The best medical school loans in October 2021

As of

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4.3

Bankrate Score
Fixed APR From

3.50%

with AutoPay
Variable APR From

1.13%

with AutoPay
Term10-15yr

4.6

Bankrate Score
Fixed APR From

2.99%

with AutoPay
Variable APR From

0.99%

with AutoPay
Term5-20yr

4.4

Bankrate Score
Fixed APR From

2.99%

with AutoPay
Variable APR From

0.99%

with AutoPay
Term5-15yr

4.6

Bankrate Score
Fixed APR From

2.99%

with AutoPay
Variable APR From

0.99%

with AutoPay
Term5-15yr

4.5

Bankrate Score
Fixed APR From

3.23%

Variable APR From

1.03%

Term5-15yr

4.1

Bankrate Score
Fixed APR From

3.20%

Variable APR From

1.20%

Term5-15yr
Fixed APR From

2.91%

with AutoPay
Variable APR From

0.99%

with AutoPay
Term5-20yr

4.0

Bankrate Score
Fixed APR From

4.64%

Variable APR From

2.91%

Term5-15yr

4.1

Bankrate Score
Fixed APR From

4.25%

with AutoPay
Variable APR From

1.25%

with AutoPay
Term5-20yr

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The Bankrate guide to choosing the best medical school loans

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When shopping for medical school loans, compare APRs across multiple lenders to make sure you’re getting a competitive interest rate. Also look for lenders that keep fees to a minimum and offer repayment terms that fit your needs. Loan details presented here are current as of June 8, 2021. Check the lenders’ websites for more current information. The medical school loan lenders listed here are selected based on factors such as APR, loan amounts, fees, credit requirements and more. To learn more about how we selected lenders, see our methodology section above.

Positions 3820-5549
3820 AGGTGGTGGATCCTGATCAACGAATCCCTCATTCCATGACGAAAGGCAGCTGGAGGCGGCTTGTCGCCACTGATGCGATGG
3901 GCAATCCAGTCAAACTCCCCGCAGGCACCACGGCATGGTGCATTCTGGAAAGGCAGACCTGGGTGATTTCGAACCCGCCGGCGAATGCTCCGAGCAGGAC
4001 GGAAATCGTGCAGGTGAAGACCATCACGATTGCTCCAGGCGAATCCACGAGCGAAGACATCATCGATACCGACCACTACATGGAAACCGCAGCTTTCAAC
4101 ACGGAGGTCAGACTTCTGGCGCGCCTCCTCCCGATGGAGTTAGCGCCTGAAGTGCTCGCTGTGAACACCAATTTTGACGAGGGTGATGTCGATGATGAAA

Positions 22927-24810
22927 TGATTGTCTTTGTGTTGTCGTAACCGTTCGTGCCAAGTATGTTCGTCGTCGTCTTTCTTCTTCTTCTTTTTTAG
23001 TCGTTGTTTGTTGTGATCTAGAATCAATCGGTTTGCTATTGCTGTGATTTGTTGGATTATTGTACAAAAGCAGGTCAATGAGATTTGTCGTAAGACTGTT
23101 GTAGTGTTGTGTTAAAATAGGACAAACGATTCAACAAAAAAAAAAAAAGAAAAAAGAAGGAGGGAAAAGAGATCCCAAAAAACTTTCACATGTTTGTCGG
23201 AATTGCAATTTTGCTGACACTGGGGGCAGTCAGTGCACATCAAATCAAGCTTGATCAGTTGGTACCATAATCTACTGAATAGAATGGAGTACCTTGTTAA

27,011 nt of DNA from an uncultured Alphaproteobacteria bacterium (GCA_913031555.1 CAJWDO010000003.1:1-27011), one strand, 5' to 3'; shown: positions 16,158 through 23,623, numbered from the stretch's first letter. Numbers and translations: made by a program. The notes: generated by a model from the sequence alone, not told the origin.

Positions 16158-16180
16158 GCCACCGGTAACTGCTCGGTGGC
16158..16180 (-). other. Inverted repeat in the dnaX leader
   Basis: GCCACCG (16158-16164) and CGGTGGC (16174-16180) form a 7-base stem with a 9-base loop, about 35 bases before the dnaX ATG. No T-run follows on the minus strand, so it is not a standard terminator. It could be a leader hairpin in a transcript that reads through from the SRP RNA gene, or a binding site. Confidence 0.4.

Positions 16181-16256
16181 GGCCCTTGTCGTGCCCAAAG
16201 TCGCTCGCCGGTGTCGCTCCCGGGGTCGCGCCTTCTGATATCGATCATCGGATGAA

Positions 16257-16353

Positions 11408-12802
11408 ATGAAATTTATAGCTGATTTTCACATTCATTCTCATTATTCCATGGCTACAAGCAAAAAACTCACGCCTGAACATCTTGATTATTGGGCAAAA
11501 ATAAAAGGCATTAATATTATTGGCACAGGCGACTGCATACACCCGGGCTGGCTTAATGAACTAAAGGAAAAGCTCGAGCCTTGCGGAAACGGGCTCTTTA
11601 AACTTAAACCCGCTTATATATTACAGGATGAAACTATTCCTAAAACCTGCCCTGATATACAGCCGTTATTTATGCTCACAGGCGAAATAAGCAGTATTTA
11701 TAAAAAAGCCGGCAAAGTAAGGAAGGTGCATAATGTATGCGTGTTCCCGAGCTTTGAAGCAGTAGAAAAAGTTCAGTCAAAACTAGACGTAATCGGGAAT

The best medical school loans of 2021

Lender
Current APR Range
Loan Terms
Min. Loan Amount
Max. Loan Amount
Federal student loans
4.3% – 5.3% fixed
10 to 25 years
Not specified
$20,500 or 100% total cost of attendance
College Ave
Fixed: 4.74% – 11.46% (with autopay); Variable: 2.24% – 10.45% (with autopay)
5 to 20 years
$1,000
$150,000
Sallie Mae
Fixed: 4.75% – 11.97% (with autopay); Variable: 2.12% – 11.48% (with autopay)
20 years
$1,000
100% total cost of attendance
CommonBond
Fixed: 5.79% – 7.16% (with autopay); Variable: 5.88% – 7.25% (with autopay)
10 to 20 years
Not specified
$500,000
SoFi
Fixed: 4.13% – 10.90% (with autopay)
5 to 20 years
$10,001
100% total cost of attendance
Citizens Bank
Fixed: 4.18% – 8.24%; Variable: 1.89% to 7.72%